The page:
Penn State alumni will testify that upon seeing a fellow Nittany Lion on an airplane or in a bar, in any part of the world, it is customary and normal to greet them with a shout: "We Are." The fellow alum responds "Penn State!" It's a refrain frequently heard at Nittany Lion football games. In the last year that football program—an institution that recently seemed totally inseparable from the university's identity—has been damaged extensively, with more bad news possibly to come tomorrow when former FBI director Louis Freeh's independent investigation into the actions of Joe Paterno and other school executives in the Jerry Sandusky case is released. The undermining of Paterno's reputation has stung, but the university's reputation with alums and prospective students—even football players—seems not to have diminished. Put another way: post-disillusionment, They Are Still Penn State.
Lee Rubin was the defensive captain of the Penn State football team, a four year letterman who played under Jerry Sandusky and Joe Paterno. Now, one of them has been certified as a monster. Leaks from the Freeh report have suggested Paterno may have played a decisive role in squashing a plan to alert authorities to Sandusky's possible misbehavior; Rubin is conflicted about his feelings about Paterno, who wrote the foreward to his self-help book WIN.
“There is no way I can deny the positive impact he’s had on my life … and that’s what makes this so tough for former players,” he told BuzzFeed. “We’re wrestling with what we’ve known and experienced firsthand and what we’re hearing, which is completely contradictory.
“When you say that ‘Joe couldn’t do this’ or ‘Joe couldn’t do that’, you sound like a cult member,” Rubin said, later adding, “Everyone is human and [Paterno] even stated [in an interview with the Washington Post shortly before his death] ‘I wish I had done more.”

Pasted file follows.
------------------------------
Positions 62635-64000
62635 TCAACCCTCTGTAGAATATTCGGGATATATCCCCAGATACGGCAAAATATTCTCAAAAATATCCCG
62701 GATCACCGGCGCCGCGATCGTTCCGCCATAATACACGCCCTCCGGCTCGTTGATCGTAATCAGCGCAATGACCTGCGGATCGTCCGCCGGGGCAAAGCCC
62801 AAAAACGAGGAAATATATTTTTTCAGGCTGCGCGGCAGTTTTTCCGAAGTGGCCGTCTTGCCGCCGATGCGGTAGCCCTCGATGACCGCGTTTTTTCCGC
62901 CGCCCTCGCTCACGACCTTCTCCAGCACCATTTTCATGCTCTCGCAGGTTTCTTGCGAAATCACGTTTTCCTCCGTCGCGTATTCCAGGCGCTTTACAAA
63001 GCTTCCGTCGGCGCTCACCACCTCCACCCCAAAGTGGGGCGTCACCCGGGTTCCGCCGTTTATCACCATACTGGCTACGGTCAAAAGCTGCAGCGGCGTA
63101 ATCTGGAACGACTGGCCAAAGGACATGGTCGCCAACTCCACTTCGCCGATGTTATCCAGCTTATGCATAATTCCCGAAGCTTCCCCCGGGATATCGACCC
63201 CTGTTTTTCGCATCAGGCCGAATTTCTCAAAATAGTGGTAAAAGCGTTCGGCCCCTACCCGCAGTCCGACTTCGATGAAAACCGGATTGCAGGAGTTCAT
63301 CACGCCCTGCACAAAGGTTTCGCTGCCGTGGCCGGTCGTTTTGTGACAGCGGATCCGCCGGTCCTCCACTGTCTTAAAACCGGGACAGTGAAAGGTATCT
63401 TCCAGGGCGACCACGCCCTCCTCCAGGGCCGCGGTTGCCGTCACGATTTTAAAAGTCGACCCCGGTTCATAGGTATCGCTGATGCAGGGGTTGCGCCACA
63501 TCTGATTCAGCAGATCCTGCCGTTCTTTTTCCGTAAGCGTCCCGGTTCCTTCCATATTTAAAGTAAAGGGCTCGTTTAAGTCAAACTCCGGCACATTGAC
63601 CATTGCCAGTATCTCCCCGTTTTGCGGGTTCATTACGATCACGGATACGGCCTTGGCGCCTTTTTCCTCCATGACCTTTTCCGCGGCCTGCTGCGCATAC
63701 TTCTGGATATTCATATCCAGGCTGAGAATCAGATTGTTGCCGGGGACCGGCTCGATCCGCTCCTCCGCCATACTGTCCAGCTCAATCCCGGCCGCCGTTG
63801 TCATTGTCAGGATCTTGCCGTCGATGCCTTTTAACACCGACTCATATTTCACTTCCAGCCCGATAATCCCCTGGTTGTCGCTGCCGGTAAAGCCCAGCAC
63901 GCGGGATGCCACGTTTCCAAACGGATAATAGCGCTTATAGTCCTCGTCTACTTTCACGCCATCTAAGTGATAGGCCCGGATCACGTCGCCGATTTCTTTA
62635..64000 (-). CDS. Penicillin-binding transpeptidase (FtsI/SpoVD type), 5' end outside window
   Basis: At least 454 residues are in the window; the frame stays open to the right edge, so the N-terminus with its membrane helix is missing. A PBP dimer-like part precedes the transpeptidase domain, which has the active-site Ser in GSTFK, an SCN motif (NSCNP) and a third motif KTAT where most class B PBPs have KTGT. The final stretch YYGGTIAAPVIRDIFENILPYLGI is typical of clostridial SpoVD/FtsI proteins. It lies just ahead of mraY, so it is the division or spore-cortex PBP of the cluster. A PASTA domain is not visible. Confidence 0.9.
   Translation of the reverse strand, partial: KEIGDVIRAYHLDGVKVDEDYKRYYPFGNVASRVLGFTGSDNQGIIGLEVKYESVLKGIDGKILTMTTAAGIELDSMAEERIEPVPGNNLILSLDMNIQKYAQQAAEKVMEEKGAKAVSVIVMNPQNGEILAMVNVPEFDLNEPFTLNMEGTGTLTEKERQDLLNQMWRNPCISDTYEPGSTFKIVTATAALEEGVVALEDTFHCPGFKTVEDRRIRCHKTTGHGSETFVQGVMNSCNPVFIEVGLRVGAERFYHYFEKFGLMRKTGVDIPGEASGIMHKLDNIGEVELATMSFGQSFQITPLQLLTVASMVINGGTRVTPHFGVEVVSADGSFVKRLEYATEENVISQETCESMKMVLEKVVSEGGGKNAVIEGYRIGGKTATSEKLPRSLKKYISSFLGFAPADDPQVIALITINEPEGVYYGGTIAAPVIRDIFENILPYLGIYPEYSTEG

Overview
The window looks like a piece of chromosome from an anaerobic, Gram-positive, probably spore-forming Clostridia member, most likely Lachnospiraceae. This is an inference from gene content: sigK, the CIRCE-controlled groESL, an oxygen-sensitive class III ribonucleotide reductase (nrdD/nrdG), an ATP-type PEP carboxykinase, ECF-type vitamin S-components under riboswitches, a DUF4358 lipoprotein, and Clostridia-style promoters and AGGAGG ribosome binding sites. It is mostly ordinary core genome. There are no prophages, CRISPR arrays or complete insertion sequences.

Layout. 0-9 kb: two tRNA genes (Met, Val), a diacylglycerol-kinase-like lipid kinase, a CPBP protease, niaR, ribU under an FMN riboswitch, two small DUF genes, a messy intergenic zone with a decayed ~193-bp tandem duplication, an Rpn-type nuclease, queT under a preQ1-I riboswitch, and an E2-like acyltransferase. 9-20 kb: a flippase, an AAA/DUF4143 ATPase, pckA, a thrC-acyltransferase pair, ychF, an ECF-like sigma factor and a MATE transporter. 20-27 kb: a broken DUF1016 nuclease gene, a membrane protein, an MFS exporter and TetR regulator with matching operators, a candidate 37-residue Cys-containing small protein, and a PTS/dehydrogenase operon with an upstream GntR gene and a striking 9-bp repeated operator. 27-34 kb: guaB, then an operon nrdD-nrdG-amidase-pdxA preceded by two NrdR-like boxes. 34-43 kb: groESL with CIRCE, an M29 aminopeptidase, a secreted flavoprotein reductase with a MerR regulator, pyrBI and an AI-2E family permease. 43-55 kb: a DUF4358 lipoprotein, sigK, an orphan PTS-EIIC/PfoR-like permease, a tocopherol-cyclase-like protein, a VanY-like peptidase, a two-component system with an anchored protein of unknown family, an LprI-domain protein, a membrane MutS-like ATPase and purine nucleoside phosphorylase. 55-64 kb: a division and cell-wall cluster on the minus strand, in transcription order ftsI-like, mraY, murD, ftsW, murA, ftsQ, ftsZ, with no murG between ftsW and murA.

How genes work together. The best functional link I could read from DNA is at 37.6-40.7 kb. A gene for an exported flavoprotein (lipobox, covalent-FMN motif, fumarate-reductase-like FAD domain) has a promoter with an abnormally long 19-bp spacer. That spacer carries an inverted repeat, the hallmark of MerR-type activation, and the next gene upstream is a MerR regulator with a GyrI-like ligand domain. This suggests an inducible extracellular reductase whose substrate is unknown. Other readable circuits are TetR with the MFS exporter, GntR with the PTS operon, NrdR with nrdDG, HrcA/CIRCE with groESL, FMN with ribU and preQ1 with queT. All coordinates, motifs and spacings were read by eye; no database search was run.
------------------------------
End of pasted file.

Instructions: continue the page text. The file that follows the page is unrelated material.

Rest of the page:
Like Rubin, many Penn State alumni and fans say they’re bracing for bad news in the report—though some have expressed doubts about it online. “This report is a complete sham,” wrote one commenter on the popular Blue White Illustrated message board. “The words "objective," "complete," "fair," and "thorough" simply do not apply.” The pre-emptive take on the Freeh report from Paterno die-hards, it seems, is to see it as an attempt by the university to put blame on a man who can't stand up for himself (Paterno died in January). "They want you and me and the press to blame Paterno so that the (Board of Trustees) gets off with minimal scrutiny," one poster wrote. Some posters attacked Freeh's tenure as FBI director. "Maybe the Paternos should investigate Freeh," one suggested.
The strife hasn’t seemed to affect day to day life at PSU. Fundraising in the last fiscal year, the school announced this week, reached a whopping $209 million (the second-largest amount they've ever raised in a year). Its football team’s in-progress recruiting class for 2013 ranks in the top 15 on Rivals.com’s rankings. And in November, the school reported a rise in applications.
“I definitely wanted to make sure I donated this year to very much show that I support Penn State,” said Peter Young, a Tampa-based alum who blogs about the university at Rumblings From Beaver Stadium. “Penn State is huge … It’s not like Jerry Sandusky represented Penn State to me. He’s one person there.”
Like many alumni, he said he is still holding on to the idea that Paterno knew little of the scandal, and is hoping the Freeh report and information that comes out after doesn’t dissuade him. “I don’t know if [Paterno’s] exactly the same [to me], but in my mind things haven’t changed,” he said. “I’ve read the leaked emails, I’ve seen what they said – and I wonder why these emails were leaked.
“I want more information,” he added. “I want all the information. I want the whole truth and I want to process it for myself.”
Matt Howard, a 2005 graduate who's recently donated money to the school, said his friends were bracing for Thursday—but hoping that their childhood hero wasn't guilty. He believes Paterno could have been kept in the dark about what was going on with Sandusky. "Joe Pa is everybody's surrogate grandfather," he says. "Do you really want to have a discussion with your grandparents about one of their 'friends' having sex with anybody, let alone a 10 year old boy?
"I'm not sure what the reaction will be if it comes out that he definitely knew more," he added. "Some people will still defend him and some will turn—all will still be really hurt by it, though."